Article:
What is the use of this “\$x **= \$n” Operator

In Perl I know that we can use `"\$x *= \$n"` for multiplying `x` with `n`. So I mistakenly used `"**="` and output seemed to be very high number for very small values of `"n"`. What does that operator do ?

Please do not say that it is just for exponential. It is not. please verify using the syntax I have shown

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"Please do not say that it is just for exponential" -- Why not? That's exactly what it is. –  Keith Thompson Oct 15 '12 at 9:30
do you have any counter example? (ie - one in which it doesn't work like an exponent) –  Tudor Constantin Oct 15 '12 at 9:43
Downvoted for this: "Please do not say that it is just for exponential. It is not." If you have a specific example in which it is not working as expected, you need to show that example and the results you get. –  dan1111 Oct 15 '12 at 9:44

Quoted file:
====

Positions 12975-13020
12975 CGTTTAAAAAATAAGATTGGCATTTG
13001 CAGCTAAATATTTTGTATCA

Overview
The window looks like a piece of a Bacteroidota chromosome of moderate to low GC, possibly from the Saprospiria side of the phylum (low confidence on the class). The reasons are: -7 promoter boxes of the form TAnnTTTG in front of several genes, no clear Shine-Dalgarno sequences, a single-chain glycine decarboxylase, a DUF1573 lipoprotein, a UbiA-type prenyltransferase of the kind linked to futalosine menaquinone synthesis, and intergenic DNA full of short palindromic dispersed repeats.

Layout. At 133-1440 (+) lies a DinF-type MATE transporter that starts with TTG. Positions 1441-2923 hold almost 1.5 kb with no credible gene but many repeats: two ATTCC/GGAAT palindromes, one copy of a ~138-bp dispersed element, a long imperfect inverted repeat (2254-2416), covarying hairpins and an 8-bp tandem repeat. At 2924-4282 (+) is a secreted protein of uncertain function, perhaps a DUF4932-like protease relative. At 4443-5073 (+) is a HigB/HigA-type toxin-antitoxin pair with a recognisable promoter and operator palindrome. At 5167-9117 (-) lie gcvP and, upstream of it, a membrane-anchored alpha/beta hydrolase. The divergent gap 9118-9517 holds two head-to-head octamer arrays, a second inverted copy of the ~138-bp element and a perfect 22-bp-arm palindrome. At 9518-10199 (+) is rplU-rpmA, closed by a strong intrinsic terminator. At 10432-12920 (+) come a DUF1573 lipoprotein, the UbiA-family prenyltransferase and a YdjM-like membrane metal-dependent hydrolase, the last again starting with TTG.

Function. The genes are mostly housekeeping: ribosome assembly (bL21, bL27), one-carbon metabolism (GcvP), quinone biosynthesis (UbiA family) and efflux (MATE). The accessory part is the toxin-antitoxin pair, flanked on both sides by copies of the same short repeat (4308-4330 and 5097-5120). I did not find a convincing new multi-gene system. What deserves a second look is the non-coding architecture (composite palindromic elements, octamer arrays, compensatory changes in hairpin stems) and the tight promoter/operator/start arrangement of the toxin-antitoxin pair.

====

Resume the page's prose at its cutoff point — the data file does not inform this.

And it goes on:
@Keith Thompson and others : as stated by ikegami, this not "exponential", but "exponentiation". So VAR121 is not so wrong ;) –  Ouki Oct 15 '12 at 16:46

It is the exponentiation operator:

``````perl -e 'print 2**3';
``````

prints 8

So, `\$a **= n` is equivalent to `\$a = \$a**n` which is equivalent with `\$a raised to the power n`

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Try this `perl -e '\$a = 4; \$a **= \$a; print \$a '` –  VAR121 Oct 15 '12 at 9:28
Perhaps a little more obvious: `perl -e '\$x = 2; \$n = 20; \$x **= \$n; print "\$x\n"'` –  Keith Thompson Oct 15 '12 at 9:31
@VAR121 It works and it should work.. What did you get? –  Rohit Jain Oct 15 '12 at 9:32
@VAR121 : `4 ** 4 == 4 * 4 * 4 * 4 == 256`. That is what your snippet returns. –  Zaid Oct 15 '12 at 9:50
@Ouki, huh??? That's completely wrong. The mathematical operation it performs is "exponentiation". The operation is not called power, that's the name of the RHS arg in exponentiation. –  ikegami Oct 15 '12 at 14:21